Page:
are you one of those limp-wristed, flip-flopping, out of control, hand-flailing, line all over the place fly casters ?
if so, give this a try next time you go out for a practice session. of course you won’t be able to fish this way but the idea is to get the ‘feeling’ of what having a firm wrist/forearm connection can do and how it almost always makes a decent caster a much-much better one.
having good control of the wrist is just like magic. all of a sudden the flyline starts going back and forth in their intended directions, flies start avoiding trees and grass and remain attached to the leader, waterside friends stop giggling and it all usually involves catching a few more fish and a lot less frustration and sweat. all good, huh ?
let’s see how it works. if we don’t control our wrist and allow it to pivot excessively we start casting in big great dome-shaped convex arcs in the same manner that windshield wipers move. since the line is supposed to do what the rod tip does, the whole line goes back and forth mimicking the dome-shaped course the rod tip took. these big open loops or ‘non-loops’ leave the line to the mercy of wind, take up a lot more space than necessary, the line tip and leader often land in an uncontrolled pile and any kind of accuracy is severely compromised. and it’s ugly.
the reel against the forearm method above is as noted, just a way to get a better feel of how we should try to cast, at least in the learning or relearning stage. turn the handle around and gently press the bottom of the reel against your arm and start casting as normal using the whole arm and all it’s joints instead of just the wrist and watch the loops tighten up. wow, they’re even SEXY !!! (of sorts…) but what this mostly shows us is that you’re in control of the rod and line.
there are gimmicks and gizmos on the market in the form of straps that attach to the rod butt preventing it from going away from the forearm which do about the same thing but most of the time people just revert to flip-flopping as soon as the strap comes off and i guess they must feel a little sore for having just spent 29.99 for nothing… whereas this method costs nothing and doesn’t allow the wrist to bend and that’s where this shines.
ok, so we’ve felt the ‘feel’ but what next ? well, after casting like this for a while and once we’ve turned the reel back to it’s normal downward position, one of the tricks is to pretend that the hand and forearm are a solid unit just as if we were wearing a plaster-cast, recreating what we’ve learned by inverting the reel. whether we want to or not the wrist is going to move a little anyway and that’s good, mission accomplished.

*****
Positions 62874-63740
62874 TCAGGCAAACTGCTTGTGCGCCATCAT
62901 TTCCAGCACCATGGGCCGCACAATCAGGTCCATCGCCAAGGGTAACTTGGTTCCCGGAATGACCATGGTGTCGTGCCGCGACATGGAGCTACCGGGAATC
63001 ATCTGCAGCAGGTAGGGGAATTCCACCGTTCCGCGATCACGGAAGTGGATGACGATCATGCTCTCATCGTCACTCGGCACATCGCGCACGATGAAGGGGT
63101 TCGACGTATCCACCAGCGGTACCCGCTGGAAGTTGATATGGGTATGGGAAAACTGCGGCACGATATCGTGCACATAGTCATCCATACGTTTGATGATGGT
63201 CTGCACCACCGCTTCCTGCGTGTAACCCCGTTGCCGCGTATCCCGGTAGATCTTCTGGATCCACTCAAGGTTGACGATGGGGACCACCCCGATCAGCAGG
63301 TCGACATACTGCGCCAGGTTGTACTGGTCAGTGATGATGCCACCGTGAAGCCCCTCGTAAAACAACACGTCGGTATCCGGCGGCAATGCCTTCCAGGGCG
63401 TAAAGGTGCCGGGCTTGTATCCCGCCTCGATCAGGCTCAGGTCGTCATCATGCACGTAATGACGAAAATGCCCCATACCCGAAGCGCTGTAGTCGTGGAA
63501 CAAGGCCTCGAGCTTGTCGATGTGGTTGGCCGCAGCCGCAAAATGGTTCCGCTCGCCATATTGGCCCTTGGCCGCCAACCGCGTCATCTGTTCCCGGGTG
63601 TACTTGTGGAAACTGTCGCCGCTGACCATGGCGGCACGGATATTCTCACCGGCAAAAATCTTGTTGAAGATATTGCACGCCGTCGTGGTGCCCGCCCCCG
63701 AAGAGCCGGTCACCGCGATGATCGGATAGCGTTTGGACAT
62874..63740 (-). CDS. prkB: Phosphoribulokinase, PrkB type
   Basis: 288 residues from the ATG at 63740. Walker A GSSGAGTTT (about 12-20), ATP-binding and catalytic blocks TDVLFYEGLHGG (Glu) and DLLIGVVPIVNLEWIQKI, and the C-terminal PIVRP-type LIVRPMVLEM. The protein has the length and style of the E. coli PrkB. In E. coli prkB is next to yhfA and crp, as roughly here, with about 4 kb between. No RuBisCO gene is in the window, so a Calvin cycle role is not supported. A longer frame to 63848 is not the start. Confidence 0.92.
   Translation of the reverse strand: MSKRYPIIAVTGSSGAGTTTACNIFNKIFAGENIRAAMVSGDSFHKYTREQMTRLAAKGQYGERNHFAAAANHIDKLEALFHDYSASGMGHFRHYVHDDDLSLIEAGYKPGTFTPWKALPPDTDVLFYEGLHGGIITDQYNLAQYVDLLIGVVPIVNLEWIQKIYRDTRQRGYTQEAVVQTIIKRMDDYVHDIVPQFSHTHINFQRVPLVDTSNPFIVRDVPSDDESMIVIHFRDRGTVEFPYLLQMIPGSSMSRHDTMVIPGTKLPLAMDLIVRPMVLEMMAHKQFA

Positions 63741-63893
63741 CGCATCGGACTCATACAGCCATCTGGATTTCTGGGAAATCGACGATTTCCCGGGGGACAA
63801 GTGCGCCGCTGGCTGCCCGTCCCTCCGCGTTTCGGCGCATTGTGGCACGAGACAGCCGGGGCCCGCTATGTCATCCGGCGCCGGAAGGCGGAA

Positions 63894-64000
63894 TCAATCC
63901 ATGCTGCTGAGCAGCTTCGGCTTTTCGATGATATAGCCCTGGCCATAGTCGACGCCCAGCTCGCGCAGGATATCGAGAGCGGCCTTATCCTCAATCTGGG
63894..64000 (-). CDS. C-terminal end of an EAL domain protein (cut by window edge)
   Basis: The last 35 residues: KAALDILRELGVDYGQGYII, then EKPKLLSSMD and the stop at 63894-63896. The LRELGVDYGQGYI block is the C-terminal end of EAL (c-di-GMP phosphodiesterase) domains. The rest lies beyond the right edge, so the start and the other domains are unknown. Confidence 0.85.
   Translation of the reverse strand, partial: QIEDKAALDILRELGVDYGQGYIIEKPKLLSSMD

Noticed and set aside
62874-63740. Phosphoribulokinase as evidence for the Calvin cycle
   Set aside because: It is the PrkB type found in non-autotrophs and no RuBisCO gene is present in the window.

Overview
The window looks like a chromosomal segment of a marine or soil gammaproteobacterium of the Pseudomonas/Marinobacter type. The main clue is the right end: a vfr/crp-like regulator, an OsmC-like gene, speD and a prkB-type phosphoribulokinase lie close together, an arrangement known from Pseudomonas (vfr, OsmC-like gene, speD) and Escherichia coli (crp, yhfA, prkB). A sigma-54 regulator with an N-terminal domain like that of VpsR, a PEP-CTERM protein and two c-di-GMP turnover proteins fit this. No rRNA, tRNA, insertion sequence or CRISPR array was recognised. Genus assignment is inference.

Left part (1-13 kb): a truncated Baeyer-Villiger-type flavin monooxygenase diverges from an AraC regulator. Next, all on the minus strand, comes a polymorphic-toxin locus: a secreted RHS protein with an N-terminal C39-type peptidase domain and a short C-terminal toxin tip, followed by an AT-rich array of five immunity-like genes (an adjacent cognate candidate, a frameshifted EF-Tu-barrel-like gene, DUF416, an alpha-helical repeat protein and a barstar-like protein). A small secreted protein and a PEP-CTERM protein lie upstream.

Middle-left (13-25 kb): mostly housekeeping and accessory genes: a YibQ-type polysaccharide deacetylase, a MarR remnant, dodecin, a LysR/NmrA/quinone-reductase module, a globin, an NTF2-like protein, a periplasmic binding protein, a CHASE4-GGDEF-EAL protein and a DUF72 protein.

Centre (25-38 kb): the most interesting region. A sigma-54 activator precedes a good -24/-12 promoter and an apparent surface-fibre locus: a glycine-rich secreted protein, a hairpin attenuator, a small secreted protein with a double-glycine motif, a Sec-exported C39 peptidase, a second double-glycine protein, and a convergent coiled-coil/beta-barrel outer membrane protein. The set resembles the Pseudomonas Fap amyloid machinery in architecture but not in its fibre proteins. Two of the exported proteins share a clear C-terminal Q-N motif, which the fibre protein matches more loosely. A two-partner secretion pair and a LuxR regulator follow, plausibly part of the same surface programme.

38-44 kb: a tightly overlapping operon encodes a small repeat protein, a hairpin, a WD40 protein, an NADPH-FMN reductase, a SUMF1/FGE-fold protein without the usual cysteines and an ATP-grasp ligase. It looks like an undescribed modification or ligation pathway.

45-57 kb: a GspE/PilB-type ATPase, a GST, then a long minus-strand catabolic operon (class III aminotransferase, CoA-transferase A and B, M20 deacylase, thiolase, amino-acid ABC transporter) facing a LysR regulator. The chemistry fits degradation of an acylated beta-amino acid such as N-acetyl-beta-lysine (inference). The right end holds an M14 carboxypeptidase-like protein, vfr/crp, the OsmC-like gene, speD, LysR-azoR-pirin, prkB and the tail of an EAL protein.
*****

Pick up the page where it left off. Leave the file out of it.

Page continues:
the real remedy is a ‘mental thing’. for this to work we need to be constantly ‘telling’ our arm/body what to do instead of letting it do as it wishes or rather, what it’s been used to doing before.
it involves getting rid of old automatic reactions and replacing them with new ones (some call this muscle memory) and this all takes a little time (regular practice), work and perseverance but it’s well worth it.
later on, when this new skill is acquired and flip-flopping is no longer an issue we can start to use the wrist constructively in a controlled manner: that’s fine tuning an acquired skill.
another undeniably good and very important aspect of this ‘blocked wrist’ method is that it forces us to learn to move our elbows and shoulder more than before to achieve a proper cast.
simple logic tells us that for a certain motion it will be better to have the stronger and bigger muscles and joints do most of the force work and let the weaker/smaller yet more mobile and faster joints refine the movement. the strong to weaker order is shoulder – elbow – wrist – fingers.
keep in mind that all of us at every level need to work on just one thing at a time and wrist control really needs to be under check to move on.
if you’re having wrist issues, please give this a try and let me know if it helps, ok ?